Spring is a great time to pick up a crankbait and work it through the grass and lily pads before they get too thick. I recently re-read an article I wrote for FLW Bass magazine where I interviewed Ohio tournament angler Curt Fiessinger about cranking nonemergent grass and lily pads. Fiessinger had used the technique to target pre-spawn largemouth en route to winning the Buckeye BFL on Indian Lake in April of 2012, and he shared some great tips for this technique. Take a look at page 9 of the PDF (page 116 of the magazine):
Having recently used this technique, I have two additional notes for improving its effectiveness.
First, if you cut the hook that faces the front of the bait off of each treble hook, your bait will come through the pads and grass much cleaner than if you don’t make any hook modifications. As to whether you’ll lose more fish without all the hooks intact, the answer is probably yes. But losing a fish or two is a small price to pay for getting more bites.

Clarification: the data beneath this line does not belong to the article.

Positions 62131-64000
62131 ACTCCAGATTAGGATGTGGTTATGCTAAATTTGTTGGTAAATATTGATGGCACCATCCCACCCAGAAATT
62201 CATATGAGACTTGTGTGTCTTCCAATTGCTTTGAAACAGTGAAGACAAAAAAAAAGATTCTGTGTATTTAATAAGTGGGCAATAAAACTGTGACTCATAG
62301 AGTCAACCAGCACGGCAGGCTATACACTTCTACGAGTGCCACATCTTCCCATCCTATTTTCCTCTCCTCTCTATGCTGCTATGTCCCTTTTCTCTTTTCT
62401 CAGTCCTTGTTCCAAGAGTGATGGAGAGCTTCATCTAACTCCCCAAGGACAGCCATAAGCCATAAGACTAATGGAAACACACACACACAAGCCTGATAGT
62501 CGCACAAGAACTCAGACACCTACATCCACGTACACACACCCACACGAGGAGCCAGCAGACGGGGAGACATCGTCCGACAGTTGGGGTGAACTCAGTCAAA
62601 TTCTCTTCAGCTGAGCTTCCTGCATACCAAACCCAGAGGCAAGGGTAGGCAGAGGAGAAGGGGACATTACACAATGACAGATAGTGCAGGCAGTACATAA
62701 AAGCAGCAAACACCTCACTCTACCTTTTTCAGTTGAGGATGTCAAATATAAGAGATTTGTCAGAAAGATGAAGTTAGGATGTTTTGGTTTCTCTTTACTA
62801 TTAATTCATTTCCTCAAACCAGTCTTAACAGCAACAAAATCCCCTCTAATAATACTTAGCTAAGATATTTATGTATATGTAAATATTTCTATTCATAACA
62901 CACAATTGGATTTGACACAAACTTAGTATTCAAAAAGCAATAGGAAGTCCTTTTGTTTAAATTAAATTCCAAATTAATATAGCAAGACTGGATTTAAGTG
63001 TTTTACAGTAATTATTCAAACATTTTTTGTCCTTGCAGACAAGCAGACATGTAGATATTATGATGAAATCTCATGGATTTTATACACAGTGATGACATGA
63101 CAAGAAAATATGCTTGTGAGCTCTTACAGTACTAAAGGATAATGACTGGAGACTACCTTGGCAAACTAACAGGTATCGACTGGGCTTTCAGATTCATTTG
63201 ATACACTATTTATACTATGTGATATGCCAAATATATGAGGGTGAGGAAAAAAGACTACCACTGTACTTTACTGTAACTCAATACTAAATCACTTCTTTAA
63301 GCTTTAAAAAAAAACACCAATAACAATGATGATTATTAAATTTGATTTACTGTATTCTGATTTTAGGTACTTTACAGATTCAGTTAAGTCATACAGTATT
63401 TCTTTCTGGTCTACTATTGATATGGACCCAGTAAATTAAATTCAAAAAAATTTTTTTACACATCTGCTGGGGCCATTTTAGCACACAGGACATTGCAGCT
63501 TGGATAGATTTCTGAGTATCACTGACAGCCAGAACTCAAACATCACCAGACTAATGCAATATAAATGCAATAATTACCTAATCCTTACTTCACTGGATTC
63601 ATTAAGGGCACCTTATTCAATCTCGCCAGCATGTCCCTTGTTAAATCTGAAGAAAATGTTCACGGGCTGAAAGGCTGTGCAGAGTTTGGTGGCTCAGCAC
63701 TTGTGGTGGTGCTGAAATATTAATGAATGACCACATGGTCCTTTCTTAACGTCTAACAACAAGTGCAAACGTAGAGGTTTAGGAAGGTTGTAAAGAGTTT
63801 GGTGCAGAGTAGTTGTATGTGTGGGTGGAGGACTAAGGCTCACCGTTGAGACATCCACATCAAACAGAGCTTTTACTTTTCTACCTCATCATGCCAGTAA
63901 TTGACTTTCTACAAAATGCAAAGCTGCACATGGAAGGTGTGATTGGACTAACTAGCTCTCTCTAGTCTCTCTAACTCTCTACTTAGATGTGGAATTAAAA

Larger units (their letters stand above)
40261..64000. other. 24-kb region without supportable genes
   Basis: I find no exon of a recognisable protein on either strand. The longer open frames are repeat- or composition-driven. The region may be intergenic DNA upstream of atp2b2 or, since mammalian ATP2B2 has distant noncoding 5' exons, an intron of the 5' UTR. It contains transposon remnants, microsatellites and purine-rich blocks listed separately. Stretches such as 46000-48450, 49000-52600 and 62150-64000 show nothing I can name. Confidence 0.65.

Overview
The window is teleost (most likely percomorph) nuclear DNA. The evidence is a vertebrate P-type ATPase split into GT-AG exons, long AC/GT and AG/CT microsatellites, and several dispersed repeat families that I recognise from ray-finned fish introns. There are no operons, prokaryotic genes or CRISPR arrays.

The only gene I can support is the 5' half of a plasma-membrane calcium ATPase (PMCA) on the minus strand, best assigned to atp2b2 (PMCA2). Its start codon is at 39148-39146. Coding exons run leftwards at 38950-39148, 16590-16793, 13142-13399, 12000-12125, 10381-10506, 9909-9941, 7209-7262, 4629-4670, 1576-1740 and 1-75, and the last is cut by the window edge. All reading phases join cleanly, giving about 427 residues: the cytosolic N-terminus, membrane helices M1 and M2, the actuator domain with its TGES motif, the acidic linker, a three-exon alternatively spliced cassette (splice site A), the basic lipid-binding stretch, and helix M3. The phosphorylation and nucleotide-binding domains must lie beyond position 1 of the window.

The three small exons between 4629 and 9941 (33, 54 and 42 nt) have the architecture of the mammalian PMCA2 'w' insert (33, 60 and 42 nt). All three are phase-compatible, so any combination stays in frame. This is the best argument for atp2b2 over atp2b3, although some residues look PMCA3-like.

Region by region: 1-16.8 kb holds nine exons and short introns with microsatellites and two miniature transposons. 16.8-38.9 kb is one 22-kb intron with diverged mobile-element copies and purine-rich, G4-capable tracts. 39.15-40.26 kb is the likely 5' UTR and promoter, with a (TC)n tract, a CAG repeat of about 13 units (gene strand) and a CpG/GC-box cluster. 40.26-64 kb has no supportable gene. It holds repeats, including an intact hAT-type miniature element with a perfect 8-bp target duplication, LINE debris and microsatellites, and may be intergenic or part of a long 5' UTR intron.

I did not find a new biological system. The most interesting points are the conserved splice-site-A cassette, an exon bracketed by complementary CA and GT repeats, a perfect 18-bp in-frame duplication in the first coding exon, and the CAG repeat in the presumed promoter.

Second, ditch your standard crankbait rod for something a little heavier. A medium graphite or glass rod won’t give you the backbone you need to rip the crankbait out of the pads and grass as it gets hung up. Again, you might lose a fish or two with the heavier rod, but you’ll get more reaction strikes as the bait slingshots free from snags.